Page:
One night we strayed a bit off the beaten track and ended up in a street that had no passerby, tourists or locals. One restaurant right next to the other though. A lot of men were standing around, waiting to grab unsuspecting victims like us. Sitting down on the outside and ordering food we noticed that this "restaurant" seemed a little different than the others. Inside a lot of scantily clad women were sitting around waiting... Our food came late, and, not from the place we were sitting at. Instead, the waiter had gone off to some other restaurant to bring food from there. The night ended with a conversation with the local master pimp. He liked my hat so much that he took out his phone and showed me all of his private photo collection boasting that he sported a similar hat. My hat was a great attraction and conversation starter in general. People would constantly shout out Indiana Jones!, Dr. Jones!, Mr Cowboy!, Crocodile Dandy! and similar.
The other night we again were wandering away from the usual tourist streets. We ended up in dimly lit, cozy back alleys with locals sitting on small stools drinking tea. I was about to join some of them when Anita pointed out that for half an hour we hadn't only been the only tourists around but she was also the only woman. This understandably made her feel a bit uneasy. It reminded me of an article arguing for the need for women only events. One reason was that a man entering a room never pauses to doubt whether he should actually be there while women, often being the only female in the meeting, often do. Guilty as charged.
We went to see most of the big mosques, including the Hagia Sophia, the Blue Mosque and the Süleymaniye Mosque. Outstanding architecture. In my eyes they easily best our European churches. I much prefer the clean elegant geometric lines of the mosques to the gothic ornamental chaos of our churches. Constructing such monumental domes is a pretty unparalleled feat of engineering. In an earthquake area to boot. The way individual stones have been cut with puzzle like fittings in two of three dimensions and still snap together perfectly blew my mind. They even had air conditioning by putting fountains in the atriums with smart ventilation. Since depicting humans or animals is a religious taboo they instead decorate the buildings with beautiful flowers, geometric patterns and Arabian calligraphy. An aesthetic I hugely prefer to our statues of saints and paintings of Jesus on the cross. Lastly, having the whole congregation kneel together on the carpet on the ground conveys a much stronger feeling of community than rows of hard wooden benches. Very, very impressive indeed.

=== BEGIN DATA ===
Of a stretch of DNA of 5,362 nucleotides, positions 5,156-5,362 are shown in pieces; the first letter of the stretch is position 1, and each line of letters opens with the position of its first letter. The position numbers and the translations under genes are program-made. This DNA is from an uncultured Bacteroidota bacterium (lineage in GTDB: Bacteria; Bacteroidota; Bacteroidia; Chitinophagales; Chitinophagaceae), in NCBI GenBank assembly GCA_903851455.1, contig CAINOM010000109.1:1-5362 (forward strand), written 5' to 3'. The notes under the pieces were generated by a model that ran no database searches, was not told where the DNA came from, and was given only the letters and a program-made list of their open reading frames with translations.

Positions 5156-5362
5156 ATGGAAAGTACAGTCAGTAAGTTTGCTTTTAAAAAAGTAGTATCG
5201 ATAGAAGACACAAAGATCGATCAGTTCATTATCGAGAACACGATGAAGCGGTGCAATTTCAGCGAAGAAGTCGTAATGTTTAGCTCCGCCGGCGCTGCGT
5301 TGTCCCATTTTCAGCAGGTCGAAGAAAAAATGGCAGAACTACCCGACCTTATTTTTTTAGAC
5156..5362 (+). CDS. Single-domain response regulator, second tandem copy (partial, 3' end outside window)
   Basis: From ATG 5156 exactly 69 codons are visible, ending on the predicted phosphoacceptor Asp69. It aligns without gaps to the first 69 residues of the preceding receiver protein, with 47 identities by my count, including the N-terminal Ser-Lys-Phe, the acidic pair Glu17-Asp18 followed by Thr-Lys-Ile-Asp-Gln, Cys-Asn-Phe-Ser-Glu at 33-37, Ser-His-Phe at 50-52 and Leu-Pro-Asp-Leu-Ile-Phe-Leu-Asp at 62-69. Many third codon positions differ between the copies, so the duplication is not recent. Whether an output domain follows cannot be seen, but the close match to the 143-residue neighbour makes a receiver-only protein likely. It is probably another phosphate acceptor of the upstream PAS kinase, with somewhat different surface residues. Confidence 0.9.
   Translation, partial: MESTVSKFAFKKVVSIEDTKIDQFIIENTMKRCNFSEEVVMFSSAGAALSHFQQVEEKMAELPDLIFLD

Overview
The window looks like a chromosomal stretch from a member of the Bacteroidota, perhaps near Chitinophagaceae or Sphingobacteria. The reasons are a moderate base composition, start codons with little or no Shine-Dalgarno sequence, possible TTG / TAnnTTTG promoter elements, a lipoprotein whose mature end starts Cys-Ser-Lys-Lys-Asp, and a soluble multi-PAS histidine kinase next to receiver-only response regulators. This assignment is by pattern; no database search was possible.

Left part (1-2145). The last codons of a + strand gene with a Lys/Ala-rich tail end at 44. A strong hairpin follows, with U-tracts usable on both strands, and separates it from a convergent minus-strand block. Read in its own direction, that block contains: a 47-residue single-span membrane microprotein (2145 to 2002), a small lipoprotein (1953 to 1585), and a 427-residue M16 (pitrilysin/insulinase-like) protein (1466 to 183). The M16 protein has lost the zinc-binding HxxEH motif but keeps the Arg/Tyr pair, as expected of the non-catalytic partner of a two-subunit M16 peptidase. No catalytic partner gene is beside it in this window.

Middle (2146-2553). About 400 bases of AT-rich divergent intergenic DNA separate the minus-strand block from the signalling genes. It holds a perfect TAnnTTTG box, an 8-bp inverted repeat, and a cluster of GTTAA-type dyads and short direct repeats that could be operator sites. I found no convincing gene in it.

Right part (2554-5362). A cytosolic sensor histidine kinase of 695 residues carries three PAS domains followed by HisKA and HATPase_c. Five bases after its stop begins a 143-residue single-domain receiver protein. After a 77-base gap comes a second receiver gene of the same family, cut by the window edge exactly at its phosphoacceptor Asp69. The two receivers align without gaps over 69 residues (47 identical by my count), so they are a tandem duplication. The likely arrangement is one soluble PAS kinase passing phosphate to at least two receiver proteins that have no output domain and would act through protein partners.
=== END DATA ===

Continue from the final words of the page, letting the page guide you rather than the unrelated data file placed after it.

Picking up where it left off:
We participated in two organized day trips. One of them included a cliche carpet sales pitch. Turkish carpet salesmen are legendary and we soon understood why. A perfectly orchestrated event with just the right amount of informational content, bonding and sweet talking. Going in I had no clue about carpets. In the end my mind was entertaining ideas of where we could put one in our flat and which type I'd prefer. The sales pitch masterly anchored the various price points (wool vs cotton vs silk) and understood how to plant the seed of desire. Devious.
The other day trip included a Bosphorus cruise. Passing palace after palace on the shore. The Ottoman empire really must have been rich beyond comprehension. From the Topkapı Palace with egg sized emeralds to the Beylerbeyi summer (!) Palace. The latter was only used during the two warmest months of the year. The sultan liked the cool breeze directly at the sea. To get an idea of the scale of the thing consider that a carpet that seemed small in the palace was 120 square meters in size. Larger than your average apartment. But a ceiling height of 8 meters puts everything into perspective I guess. What struck me is that some of these palaces were still being used in the late 19th century. The oldest person alive recently celebrated his 116th birthday. That you can have Sultans and the iPhone 5 within the span of a single human life boggles my mind.